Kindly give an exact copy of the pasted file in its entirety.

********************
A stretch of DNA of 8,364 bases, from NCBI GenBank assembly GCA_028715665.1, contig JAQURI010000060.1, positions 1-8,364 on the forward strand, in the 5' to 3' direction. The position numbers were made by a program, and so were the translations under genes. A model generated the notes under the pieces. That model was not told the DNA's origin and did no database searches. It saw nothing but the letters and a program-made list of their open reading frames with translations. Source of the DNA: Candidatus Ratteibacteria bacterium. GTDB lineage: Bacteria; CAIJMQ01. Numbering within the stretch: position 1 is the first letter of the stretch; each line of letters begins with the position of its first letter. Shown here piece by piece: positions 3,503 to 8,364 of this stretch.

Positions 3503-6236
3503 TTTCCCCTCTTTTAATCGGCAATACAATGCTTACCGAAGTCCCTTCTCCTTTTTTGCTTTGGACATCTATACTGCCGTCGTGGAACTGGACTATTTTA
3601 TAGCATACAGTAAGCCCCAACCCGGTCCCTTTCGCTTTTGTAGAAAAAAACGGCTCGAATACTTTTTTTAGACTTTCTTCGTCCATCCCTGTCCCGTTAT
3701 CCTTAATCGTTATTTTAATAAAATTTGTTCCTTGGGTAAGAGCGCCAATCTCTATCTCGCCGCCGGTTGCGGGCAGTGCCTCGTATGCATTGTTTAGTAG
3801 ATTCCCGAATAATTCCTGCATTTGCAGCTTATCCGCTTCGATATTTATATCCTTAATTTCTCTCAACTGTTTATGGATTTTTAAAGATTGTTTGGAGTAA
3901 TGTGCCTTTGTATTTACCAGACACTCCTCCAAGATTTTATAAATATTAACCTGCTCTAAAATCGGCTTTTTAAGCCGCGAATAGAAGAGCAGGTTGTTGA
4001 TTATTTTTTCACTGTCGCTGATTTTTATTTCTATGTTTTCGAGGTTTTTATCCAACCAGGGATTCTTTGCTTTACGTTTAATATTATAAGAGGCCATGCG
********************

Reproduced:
A stretch of DNA of 8,364 bases, from NCBI GenBank assembly GCA_028715665.1, contig JAQURI010000060.1, positions 1-8,364 on the forward strand, in the 5' to 3' direction. The position numbers were made by a program, and so were the translations under genes. A model generated the notes under the pieces. That model was not told the DNA's origin and did no database searches. It saw nothing but the letters and a program-made list of their open reading frames with translations. Source of the DNA: Candidatus Ratteibacteria bacterium. GTDB lineage: Bacteria; CAIJMQ01. Numbering within the stretch: position 1 is the first letter of the stretch; each line of letters begins with the position of its first letter. Shown here piece by piece: positions 3,503 to 8,364 of this stretch.

Positions 3503-6236
3503 TTTCCCCTCTTTTAATCGGCAATACAATGCTTACCGAAGTCCCTTCTCCTTTTTTGCTTTGGACATCTATACTGCCGTCGTGGAACTGGACTATTTTA
3601 TAGCATACAGTAAGCCCCAACCCGGTCCCTTTCGCTTTTGTAGAAAAAAACGGCTCGAATACTTTTTTTAGACTTTCTTCGTCCATCCCTGTCCCGTTAT
3701 CCTTAATCGTTATTTTAATAAAATTTGTTCCTTGGGTAAGAGCGCCAATCTCTATCTCGCCGCCGGTTGCGGGCAGTGCCTCGTATGCATTGTTTAGTAG
3801 ATTCCCGAATAATTCCTGCATTTGCAGCTTATCCGCTTCGATATTTATATCCTTAATTTCTCTCAACTGTTTATGGATTTTTAAAGATTGTTTGGAGTAA
3901 TGTGCCTTTGTATTTACCAGACACTCCTCCAAGATTTTATAAATATTAACCTGCTCTAAAATCGGCTTTTTAAGCCGCGAATAGAAGAGCAGGTTGTTGA
4001 TTATTTTTTCACTGTCGCTGATTTTTATTTCTATGTTTTCGAGGTTTTTATCCAACCAGGGATTCTTTGCTTTACGTTTAATATTATAAGAGGCCATGCG